Just to give you a quick update, just yesterday twelve villages were burned. The initial count so far, we know of twenty civilians who have been killed. We know that at the moment militia forces and government of Sudan forces are organizing, moving up toward the north of Darfur, further north in Darfur than they've been before. There's a great fear that they're going to try to push out civilians who are internally displaced already from Darfur out of this region. In the Anka area, which is a village that I myself went to, an area which has fifteen families, just within the last two weeks has been bombed by government Antonov airplanes. The same in a village called Braik, which has 3,000 families and 15,000 individuals. At the moment the number of dead and injured are really hard to assess. The African Union is trying to put together figures but it's very difficult for the African Union to move around, as has been explained, both in terms of infrastructure and the size of Darfur. It's extremely difficult to get any kind of accurate information out.

From my conversation this morning, what I heard from one of the leaders of what has been called now the G-19 – I've just been told it has a new name, the SLA Unity Salvation Group or something like that – there's a number of different names that have been coming up and disappearing and reorganizing. That's part of the overall complexity of what's going on but I don't think the names are necessarily that important, as much as what the positions are of the people who are trying to organize opposition and who ultimately will be the people who go to negotiations.

When the Darfur peace agreement was signed a few months ago, we saw an almost immediate reaction from people in the refugee camps against the Darfur peace agreement. You wonder why – here are people who have been out of their homes for years, people who have suffered the most unreal kind of trauma, who have been forced to flee and whose security in the refugee camps themselves is far from certain. Yet at what was hailed as sort of a breakthrough in terms of the signing of the Darfur peace agreement, we saw immediate protest against it. That should have been a lesson to those in diplomatic circles, and I'm not one of them and I realize there are other people in this room who may be, but if I could be a little bit subversive – it should have been a lesson to everyone saying that we need to start consulting and looking at what local people want, what they need, what will bring peace as far as they're concerned.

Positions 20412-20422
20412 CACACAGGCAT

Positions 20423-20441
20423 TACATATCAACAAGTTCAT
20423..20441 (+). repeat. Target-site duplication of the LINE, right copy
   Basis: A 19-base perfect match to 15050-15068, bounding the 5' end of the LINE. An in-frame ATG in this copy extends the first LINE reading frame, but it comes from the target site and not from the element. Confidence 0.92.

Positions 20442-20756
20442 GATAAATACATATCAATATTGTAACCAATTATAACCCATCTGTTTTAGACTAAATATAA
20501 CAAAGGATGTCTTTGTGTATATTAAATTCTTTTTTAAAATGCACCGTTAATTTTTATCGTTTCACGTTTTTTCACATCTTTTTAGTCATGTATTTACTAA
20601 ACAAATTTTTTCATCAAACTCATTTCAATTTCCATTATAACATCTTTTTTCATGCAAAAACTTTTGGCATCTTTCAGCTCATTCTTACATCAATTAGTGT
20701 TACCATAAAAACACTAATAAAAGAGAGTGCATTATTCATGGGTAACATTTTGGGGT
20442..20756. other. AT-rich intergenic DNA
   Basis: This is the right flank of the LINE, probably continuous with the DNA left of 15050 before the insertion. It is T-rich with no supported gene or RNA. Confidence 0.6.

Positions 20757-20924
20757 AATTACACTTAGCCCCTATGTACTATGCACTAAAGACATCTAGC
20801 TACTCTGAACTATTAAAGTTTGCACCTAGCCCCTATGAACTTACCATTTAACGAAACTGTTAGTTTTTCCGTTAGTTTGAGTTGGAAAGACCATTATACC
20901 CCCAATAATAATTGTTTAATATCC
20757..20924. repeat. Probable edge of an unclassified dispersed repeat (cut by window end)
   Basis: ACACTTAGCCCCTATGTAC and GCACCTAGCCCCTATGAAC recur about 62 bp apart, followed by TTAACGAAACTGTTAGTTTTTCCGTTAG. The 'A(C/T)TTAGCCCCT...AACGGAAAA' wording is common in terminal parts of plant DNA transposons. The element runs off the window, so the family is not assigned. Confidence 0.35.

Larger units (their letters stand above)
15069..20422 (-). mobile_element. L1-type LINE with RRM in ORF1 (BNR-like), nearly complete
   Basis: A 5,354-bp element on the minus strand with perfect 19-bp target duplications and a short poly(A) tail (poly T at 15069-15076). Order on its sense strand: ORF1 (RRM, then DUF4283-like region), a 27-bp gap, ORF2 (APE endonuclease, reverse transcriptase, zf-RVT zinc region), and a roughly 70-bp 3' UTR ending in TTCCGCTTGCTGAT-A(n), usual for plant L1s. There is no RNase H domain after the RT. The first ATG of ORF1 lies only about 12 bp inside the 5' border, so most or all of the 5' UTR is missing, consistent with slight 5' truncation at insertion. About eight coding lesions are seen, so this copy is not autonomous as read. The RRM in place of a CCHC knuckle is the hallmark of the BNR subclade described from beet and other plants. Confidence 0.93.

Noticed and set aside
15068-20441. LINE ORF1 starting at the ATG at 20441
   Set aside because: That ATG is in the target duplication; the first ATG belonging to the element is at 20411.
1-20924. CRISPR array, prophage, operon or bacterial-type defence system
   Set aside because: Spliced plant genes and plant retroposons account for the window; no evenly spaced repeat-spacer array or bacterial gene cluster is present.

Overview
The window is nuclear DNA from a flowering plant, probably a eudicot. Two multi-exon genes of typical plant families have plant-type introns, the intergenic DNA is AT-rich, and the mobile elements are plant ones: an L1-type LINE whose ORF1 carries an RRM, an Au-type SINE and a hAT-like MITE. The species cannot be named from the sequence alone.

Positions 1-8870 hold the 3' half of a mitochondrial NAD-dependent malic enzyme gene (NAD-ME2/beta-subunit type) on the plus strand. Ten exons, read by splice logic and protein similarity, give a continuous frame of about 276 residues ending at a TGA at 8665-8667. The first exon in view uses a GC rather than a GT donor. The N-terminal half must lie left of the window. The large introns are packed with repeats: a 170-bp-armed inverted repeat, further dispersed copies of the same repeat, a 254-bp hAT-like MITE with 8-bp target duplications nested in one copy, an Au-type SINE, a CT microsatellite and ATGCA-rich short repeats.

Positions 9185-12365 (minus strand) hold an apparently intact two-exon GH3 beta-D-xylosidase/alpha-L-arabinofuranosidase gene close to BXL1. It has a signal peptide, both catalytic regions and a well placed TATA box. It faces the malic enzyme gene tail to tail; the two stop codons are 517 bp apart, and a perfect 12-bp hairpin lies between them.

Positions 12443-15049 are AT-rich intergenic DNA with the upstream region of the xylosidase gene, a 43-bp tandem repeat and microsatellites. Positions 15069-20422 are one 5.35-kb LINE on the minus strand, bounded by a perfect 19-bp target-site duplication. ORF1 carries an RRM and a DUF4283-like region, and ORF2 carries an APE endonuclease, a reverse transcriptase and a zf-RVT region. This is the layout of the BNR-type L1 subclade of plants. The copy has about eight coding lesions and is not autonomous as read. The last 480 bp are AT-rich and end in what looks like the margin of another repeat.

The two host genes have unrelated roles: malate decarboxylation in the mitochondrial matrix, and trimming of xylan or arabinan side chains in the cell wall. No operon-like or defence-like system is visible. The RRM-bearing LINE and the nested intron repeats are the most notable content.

What we found from the response to the Darfur peace agreement and what is still the position is that the DPA allows for the militias who are currently carrying out the violence, who are currently carrying out rape, burning villages, attacking civilians as they flee, to be integrated and to keep their arms into the police and military of the government of Sudan. It doesn't at all deal with the problem of the people who are the perpetrators of violence. In fact, it sort of rewards them.

Secondly and probably the second most important issue in terms of local perspectives on peace and what is needed for there to be peace in Darfur is the issue of compensation, the issue of all of the property that has been lost, all the homes that have been burned, all the cattle that's been killed, all the animals that have been slaughtered or stolen. This is the livelihood, this is the way that people can exist in Darfur. These pictures don't show it but if anybody has seen pictures from Darfur, it's a tough place to exist. It's a credit to the people who have survived there for so long that they can find a way to survive there for so long. They know where the water wells are. They know how to make a living and how to survive in a climate that it seems almost impossible to exist in. Yet they do it. Here is a peace agreement that's supposed to deliver them back in some way to their homes without dealing with really the most basic aspects of trying to exist again in those places.

The second aspect of compensation is more of a cultural one which has to do with – this has been a way over time, over the history of this region and other regions – where there is a grievance by one party against the other, there is often negotiation between families, clans, tribes, and some sort of arrangement is worked out to make up for the loss. Some sort of compensation deal is created and it becomes a form of reconciliation between the peoples. That's another aspect of why compensation itself is important, not just simply in terms of property or material value but in terms of seeking reconciliation in this region, in which now after four years and more – certainly people I spoke to were recalling incidents and events as far back as 1987-88, of violence that was seen as the seedlings of the great amount of violence that was unleashed in 2003 – if there's going to be reconciliation, if all the people of Darfur are going to live together again, there not only needs to be a strong implementation mechanism, a strong peace agreement that deals with the real underlying issues of marginalization, of political sidelining of the people of Darfur, but also a way for the people themselves to coexist in the region. It is difficult. It was briefly mentioned that this conflict isn't just simply about ethnicity, it's not simply about identity. It has also to do with economic livelihoods between shepherds and farmers. The resources of Darfur are scarce and shrinking. So if there's going to be a way of cooperation, of reconciliation, of people living together again in Darfur, that has to be integral to the peace agreement.